structuralism

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struc·tur·al·ism

(strŭk'chūr-ăl-izm),
A branch of psychology interested in the basic structure and elements of consciousness.
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With her philosophical hat on, the minimal structuralist can view gauge-related states as not differing observably-in-the-physicist's-sense-of-'observable'--but all parties have been doing that for decades.
In the first two chapters of A New Mimesis, Nuttall strenuously argues against the structuralist notion that language is cut off from reality.
Here we find the path that leads from structuralist poetics to fictional worlds; the path is called structural thematics.
Structuralist Poetics: Structuralism, Linguistics, and the Study of Literature.
He bashes solipsistic phenomenologists and criticizes structuralists for domesticating human subjects to the tyranny of a system (p.
Our symposium strives to establish a conception of leadership thet appreciates broad structuralist themes active at the state and interstate levels while also recognizing the different types of leadership--individual, institutional, state, and interstate--that drive these broad trends.
Poststructuralism effectively turned structuralism against itself by insisting that structuralist readings only make sense within constantly changing and ultimately subjective contexts: What Levi-Strauss's readings really exposed was the structure of his thought; other readers would have other responses.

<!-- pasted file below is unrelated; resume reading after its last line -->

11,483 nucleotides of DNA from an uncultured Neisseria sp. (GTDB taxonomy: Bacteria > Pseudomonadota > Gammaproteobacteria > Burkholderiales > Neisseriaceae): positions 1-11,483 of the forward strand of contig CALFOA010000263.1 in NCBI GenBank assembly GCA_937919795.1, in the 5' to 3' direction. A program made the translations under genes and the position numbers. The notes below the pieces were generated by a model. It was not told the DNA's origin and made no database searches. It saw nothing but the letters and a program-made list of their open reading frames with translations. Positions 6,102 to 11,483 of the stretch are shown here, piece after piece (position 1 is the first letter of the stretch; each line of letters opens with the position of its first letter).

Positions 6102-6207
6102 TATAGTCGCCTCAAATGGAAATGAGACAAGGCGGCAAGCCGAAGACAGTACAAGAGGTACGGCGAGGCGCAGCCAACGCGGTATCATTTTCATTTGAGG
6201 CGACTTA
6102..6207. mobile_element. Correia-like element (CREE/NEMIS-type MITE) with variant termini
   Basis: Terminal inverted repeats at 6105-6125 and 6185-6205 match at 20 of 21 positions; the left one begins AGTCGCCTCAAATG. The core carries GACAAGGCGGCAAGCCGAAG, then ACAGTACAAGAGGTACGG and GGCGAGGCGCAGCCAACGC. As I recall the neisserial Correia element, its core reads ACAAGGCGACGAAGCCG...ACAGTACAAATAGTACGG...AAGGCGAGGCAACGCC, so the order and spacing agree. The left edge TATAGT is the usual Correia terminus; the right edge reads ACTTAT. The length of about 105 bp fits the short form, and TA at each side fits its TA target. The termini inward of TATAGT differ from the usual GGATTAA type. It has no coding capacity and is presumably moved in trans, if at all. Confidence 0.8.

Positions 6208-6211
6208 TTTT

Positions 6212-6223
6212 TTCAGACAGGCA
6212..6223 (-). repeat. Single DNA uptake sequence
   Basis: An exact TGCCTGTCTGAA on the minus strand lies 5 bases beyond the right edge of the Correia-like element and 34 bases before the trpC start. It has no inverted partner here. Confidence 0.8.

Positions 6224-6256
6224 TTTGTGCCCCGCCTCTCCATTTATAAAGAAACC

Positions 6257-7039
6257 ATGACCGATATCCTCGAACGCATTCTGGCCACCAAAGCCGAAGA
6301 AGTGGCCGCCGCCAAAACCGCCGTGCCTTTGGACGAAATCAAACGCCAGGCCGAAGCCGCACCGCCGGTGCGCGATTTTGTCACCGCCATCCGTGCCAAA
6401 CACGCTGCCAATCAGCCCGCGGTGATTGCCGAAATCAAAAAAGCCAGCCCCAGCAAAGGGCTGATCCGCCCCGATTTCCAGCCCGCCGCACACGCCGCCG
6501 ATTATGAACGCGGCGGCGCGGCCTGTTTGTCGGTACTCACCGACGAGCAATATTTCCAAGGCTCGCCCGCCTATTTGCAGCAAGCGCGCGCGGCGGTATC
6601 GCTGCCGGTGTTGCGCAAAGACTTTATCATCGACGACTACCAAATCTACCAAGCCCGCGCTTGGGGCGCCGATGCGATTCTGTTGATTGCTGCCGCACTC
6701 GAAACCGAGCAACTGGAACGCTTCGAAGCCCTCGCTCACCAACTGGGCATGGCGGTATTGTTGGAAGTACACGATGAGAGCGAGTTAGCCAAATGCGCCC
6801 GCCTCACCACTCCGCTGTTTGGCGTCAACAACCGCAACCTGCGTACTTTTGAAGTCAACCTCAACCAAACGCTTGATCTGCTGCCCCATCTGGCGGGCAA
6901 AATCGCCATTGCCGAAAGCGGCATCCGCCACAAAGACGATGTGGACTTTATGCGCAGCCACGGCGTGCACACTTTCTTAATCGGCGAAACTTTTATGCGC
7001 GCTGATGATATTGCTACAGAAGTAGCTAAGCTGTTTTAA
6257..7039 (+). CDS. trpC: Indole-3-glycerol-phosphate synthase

A self-confessed 'minimal Peircean' (xiv), in this new work he rigorously applies semiotic method to the analysis of rituals and texts from Micronesia, stressing contextuality and 'mediation' over structuralist systematicity:
Under Osiander, a rigid, German-born structuralist, the team played both tight and defensive.
Kunin's methodological approach first integrates mythical structures with biblical narrative structures, and then, in order to provide an alternative to traditional structuralist exegesis, supplements this synchronic surface analysis with the diachronic depth reached through the study of rabbinic texts.
A prominent structuralist theory posits that Western European art from 30,000 to 10,000 years ago contained masculine and feminine images that became increasingly complex over time.
Chapter 15 examines micro aspects of the labor market, especially saving and shirking, that are fundamental to the structuralist view.

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